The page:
I couldn’t watch past about the 10 minute mark.  Can’t stand to listen to people screaming at each other. J

Hope this helps you see the other side’s perspective a bit better. Sorry it’s so long.

And now, since I’m typing, to pontificate:
It’s all about balance, and in my opinion, we’re way out of balance to the right.  This is evidenced in Obama-care.  This is the same bill, essentially, that was the republican alternative to Hillary care in the 90’s, and today it’s socialism.  Or cap and trade, which Bush 41 was brilliantly successful in using as a free market system to end acid rain.  But when Obama proposes this tried and true republican solution, he’s killing jobs and destroying the free markets?  We’re so far to the right that the right doesn’t even realize how far to the right the left is.  The American people voted for a liberal government and got a 90’s era conservative government, and the 2000’s era conservatives still manage to paint him as a socialist and extremist.  That genuinely frightens me, because I really do believe that wisdom will generally lie in balance.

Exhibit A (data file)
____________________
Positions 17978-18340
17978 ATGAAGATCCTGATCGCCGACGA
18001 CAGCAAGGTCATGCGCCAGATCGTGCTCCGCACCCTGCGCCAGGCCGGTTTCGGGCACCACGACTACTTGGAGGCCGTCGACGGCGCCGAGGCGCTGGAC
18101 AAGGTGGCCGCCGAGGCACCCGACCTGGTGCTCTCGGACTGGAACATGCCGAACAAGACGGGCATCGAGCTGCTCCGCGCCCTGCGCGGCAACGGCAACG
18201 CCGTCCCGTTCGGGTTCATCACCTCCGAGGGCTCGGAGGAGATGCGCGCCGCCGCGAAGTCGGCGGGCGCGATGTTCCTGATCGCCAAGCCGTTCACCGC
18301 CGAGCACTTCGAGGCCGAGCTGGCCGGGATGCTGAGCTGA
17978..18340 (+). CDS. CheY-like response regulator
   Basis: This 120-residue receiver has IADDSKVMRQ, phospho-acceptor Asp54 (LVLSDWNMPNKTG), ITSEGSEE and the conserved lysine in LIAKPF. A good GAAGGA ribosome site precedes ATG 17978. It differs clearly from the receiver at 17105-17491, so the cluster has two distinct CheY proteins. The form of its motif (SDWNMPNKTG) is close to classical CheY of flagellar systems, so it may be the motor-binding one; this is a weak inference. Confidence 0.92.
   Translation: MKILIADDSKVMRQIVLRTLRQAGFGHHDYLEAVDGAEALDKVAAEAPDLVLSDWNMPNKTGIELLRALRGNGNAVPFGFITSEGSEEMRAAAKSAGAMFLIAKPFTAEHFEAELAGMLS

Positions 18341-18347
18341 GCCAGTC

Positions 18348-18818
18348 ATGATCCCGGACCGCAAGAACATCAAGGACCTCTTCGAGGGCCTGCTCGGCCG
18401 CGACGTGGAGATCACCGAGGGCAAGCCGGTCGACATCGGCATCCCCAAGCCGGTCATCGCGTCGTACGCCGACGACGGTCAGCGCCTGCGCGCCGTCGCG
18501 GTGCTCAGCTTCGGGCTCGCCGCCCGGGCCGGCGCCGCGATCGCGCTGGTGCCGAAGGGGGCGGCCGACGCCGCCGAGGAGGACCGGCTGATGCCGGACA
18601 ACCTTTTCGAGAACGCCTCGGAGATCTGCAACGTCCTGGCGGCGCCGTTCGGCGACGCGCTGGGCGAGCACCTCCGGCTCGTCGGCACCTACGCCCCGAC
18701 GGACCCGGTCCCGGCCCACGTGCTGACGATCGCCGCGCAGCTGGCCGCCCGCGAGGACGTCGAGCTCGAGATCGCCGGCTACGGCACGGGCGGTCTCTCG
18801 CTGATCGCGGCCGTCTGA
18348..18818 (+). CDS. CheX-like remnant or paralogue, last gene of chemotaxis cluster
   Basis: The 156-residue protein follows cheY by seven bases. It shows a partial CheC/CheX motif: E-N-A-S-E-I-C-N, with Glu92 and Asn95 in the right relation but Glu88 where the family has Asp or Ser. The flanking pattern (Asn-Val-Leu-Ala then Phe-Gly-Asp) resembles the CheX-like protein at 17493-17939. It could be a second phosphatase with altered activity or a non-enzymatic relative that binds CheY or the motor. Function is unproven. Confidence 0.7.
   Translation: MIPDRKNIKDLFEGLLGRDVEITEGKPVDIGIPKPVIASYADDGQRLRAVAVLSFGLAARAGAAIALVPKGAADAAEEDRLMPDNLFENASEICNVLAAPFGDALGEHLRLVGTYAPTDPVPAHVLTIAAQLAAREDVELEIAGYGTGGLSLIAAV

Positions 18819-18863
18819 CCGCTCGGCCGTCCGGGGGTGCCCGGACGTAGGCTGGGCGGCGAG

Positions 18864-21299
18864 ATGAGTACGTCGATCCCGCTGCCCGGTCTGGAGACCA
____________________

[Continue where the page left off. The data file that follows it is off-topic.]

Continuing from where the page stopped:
Saturday, November 12, 2011

One more reason to hate Windows 7

So, there is a service that I often need to restart.  I don't like pointing and clicking, so I'll run cmd and then type net start | find /I "cisco" to get the name.  Then I'll pipe that to net stop and net start.  Or, I USED to do that.
Now, when i try to do it, I learn that access is denied, even though I am logged in as a local admin.

OK - so, where's the SUDO equivalent that will let me run this command as an administrator when i'm, you know, administrating.

Grrrrrr...

Friday, November 11, 2011

Veterans Day


I know it sounds crazy, but I struggle with veterans’ day. 
Several of my closest friends are vets, some still serving.  I watch people post poems or pictures or thank-you’s, and honestly, it gives me a lump of anger in the pit of my stomach.  We sit here, comfortably, doing nothing to make their lot better, watching as their lives are squandered, but it’s all good because we stand up at the parade when the old folks pass with the flags.